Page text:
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Former Tennessee Chattanooga defensive back Buster Skrine runs the 40-yard dash during the NFL football scouting combine in March. Skrine will soon begin his second season with the Cleveland Browns.

Former University of Tennessee at Chattanooga cornerback Buster Skrine knew that every 40-yard dash he ran leading up to and during the 2011 NFL combine was important. Being 5-foot-9 and coming from a Football Championship Subdivision program, Skrine had to stand out from the crowd with his speed.

"If you're a smaller school player and some teams haven't been looking at you, running well will do big things for you," said Skrine, who was fast at the combine and ultimately was drafted in the fifth round by the Cleveland Browns.

His experiences running the 40 highlight how important the sprint is -- and how inexact the times can be.

In the first of his two attempts, Skrine was clocked, unofficially, by NFL Network at 4.29 seconds. That was hand-timed with a stopwatch, as was his second attempt in which Skrine posted a 4.36 despite stumbling slightly at the start.

That 4.29 brought Skrine a lot of attention both from the analysts on NFL Network and those watching on TV who then discussed it on Twitter. However, Skrine's official fastest time according to the NFL, which uses laser timers at the combine, was 4.48 seconds.

Those official times came out several hours later, long after the 4.29 was talked about again and again, and the official time appeared to be largely ignored. The same thing happened at this year's combine, during which Georgia Tech wide receiver Stephen Hill shocked a lot of people with an unofficial 4.30 that officially was a 4.36.

"The NFL combine has their times and then all of the scouts have their times, too," Skrine said. "When I ran, all of the scouts said they had me in the high 4.2s or low 4.3s, so I was fine."

In football, at least among skill-position players, no stat is talked about more than 40 times. Seldom do players actually have to run 40 yards straight in a game, but that doesn't seem to matter. For a receiver, defensive back or running back, a fast or slow 40 time can have a significant impact on when or if he gets drafted.

"If you don't run a good 40 at the combine or at your [pro] day, it could kill you," UTC coach Russ Huesman said.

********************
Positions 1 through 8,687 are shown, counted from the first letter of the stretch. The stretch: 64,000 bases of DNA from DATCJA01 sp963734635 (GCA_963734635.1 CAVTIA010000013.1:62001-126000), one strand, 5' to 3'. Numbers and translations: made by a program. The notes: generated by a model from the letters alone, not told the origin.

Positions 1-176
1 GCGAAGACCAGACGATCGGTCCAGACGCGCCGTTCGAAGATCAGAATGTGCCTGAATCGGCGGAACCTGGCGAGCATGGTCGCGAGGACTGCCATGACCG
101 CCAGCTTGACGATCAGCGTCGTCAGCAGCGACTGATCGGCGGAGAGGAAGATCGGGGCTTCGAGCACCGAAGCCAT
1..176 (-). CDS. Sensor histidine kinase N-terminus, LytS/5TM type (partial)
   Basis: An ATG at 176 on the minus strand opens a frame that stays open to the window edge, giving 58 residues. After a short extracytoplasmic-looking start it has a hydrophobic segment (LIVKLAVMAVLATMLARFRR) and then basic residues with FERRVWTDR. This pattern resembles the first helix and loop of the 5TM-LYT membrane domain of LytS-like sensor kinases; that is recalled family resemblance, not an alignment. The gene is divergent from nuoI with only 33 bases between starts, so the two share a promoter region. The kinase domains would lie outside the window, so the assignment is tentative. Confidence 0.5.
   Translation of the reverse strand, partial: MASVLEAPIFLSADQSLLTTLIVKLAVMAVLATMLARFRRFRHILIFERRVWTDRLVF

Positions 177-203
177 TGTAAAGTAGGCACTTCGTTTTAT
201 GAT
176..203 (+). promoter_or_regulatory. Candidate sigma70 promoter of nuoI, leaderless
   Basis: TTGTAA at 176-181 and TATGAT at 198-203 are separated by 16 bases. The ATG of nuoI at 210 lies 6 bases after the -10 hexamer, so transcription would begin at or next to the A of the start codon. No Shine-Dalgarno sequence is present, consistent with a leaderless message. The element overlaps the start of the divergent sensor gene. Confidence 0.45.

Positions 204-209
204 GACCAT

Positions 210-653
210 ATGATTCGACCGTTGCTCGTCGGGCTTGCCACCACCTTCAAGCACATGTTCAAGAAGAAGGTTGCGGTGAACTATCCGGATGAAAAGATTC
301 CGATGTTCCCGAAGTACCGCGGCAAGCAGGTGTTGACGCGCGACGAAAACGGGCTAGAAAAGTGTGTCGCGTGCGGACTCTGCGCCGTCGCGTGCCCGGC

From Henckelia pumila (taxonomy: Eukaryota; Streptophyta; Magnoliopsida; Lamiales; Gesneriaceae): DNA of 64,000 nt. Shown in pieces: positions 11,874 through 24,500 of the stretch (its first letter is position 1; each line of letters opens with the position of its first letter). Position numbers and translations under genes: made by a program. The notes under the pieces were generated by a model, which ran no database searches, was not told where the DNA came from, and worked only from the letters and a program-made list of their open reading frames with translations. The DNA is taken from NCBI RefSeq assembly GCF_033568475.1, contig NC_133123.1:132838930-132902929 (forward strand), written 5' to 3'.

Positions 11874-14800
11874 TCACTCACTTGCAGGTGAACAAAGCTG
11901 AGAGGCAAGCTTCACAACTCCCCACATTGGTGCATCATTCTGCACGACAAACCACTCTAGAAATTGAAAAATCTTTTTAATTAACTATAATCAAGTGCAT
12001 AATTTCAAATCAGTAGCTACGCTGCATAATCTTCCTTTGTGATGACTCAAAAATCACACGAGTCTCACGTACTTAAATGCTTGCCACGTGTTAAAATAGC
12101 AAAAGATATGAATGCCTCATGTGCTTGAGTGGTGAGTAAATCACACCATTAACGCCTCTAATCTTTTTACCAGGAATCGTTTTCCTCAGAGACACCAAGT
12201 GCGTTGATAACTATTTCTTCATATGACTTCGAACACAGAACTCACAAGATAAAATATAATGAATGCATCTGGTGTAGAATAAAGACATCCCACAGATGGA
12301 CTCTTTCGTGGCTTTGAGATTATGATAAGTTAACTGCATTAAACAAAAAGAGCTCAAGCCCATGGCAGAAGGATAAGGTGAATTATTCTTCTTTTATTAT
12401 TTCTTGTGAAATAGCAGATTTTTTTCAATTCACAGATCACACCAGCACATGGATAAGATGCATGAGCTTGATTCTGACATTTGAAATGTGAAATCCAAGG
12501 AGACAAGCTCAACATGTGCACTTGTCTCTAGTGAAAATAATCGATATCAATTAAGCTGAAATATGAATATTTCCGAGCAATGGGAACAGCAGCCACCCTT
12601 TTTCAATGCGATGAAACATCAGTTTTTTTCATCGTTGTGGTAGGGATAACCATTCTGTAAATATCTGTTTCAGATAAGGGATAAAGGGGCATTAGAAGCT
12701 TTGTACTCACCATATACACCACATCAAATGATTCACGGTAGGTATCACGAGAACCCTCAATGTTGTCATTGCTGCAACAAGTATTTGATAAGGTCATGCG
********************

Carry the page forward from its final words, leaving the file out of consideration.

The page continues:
When he and his staff are evaluating prospects, they don't pay too much attention to 40 times, Huesman said. That's because they don't know the validity of the times.

"Someone can say, 'I run a 4.5 40,' but we're going to watch the film to see if they're fast," Huesman said. "The times that you look at that are probably legit are, when they run track, in the 100 meters."

When sophomore running back Marquis Green ran a 10.7 in the 100 in high school, "we knew he was fast," Huesman added.

Accurately hand-timing a runner in the 40 is a skill that has to be honed, UTC strength coach Scott Brincks said. One has to know precisely when to start and when to stop the clock, and because one timer might see some movement that another doesn't, that's why it is an "inexact science," Brincks said.

"[Scouts] will always go off of first movement, whatever movement they see," he said. "So if they see a hand move, boom, they start that clock. That's why the start is so important. If you can be still and then get out and move your whole body and not have any other little movements that they can trigger off of, you're already ahead of the game."

Brincks said the clock is supposed to be stopped when the midsection crosses the finish line, not when the head or chest crosses. Like the moment when a runner starts, the finish can also be subjective.

"We're always telling them to run through [the finish line] because it's not about lunging," Brincks said.

In June 2008, prior to Skrine's junior season, he was clocked by Brincks at 4.22. Skeptical of his own timing, Brincks had Skrine run again and the second attempt was 4.26. While training for the combine at a speed school in New Jersey, Skrine said he ran times of 4.22, 4.24 and several in the high 4.2s.

"People can say that the 40 doesn't mean anything [because it doesn't always translate to the field], but at the end of the day people say, 'What did you run?'" Skrine said. "They don't ask what you bench or anything else, but everybody wants to know what you did in the 40."

Skrine, who had 18 tackles and an interception as a rookie in 2011, said he hasn't run the 40 since the combine.

"Oh, no, no more 40s," he said with a laugh. "I'm done with the 40s."